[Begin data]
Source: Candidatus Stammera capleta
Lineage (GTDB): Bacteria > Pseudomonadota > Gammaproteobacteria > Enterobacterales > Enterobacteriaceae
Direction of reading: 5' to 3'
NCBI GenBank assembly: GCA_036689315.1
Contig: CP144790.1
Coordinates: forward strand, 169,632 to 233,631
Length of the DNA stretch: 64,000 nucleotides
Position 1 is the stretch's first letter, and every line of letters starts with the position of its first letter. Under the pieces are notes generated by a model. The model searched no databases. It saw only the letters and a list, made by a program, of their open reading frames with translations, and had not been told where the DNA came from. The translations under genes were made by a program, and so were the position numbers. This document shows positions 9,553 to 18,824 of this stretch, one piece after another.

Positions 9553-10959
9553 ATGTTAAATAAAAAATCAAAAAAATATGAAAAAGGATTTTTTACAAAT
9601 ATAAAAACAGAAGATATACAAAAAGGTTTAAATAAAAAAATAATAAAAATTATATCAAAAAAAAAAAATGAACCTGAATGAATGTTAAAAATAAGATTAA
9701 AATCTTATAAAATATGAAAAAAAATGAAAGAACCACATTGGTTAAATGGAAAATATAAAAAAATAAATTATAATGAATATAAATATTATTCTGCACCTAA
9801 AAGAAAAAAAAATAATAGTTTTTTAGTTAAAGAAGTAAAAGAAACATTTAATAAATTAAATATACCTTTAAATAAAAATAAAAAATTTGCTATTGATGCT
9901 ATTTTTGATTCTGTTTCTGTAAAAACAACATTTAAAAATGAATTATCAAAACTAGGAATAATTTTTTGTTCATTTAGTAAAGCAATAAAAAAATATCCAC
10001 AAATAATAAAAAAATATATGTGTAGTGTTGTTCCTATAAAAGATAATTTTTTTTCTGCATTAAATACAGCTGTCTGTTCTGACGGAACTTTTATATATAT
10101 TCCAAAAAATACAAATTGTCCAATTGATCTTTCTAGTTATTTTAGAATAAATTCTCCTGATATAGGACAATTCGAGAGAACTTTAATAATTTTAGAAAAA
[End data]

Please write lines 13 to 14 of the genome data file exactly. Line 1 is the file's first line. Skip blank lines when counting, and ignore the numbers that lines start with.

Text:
9801 AAGAAAAAAAAATAATAGTTTTTTAGTTAAAGAAGTAAAAGAAACATTTAATAAATTAAATATACCTTTAAATAAAAATAAAAAATTTGCTATTGATGCT
9901 ATTTTTGATTCTGTTTCTGTAAAAACAACATTTAAAAATGAATTATCAAAACTAGGAATAATTTTTTGTTCATTTAGTAAAGCAATAAAAAAATATCCAC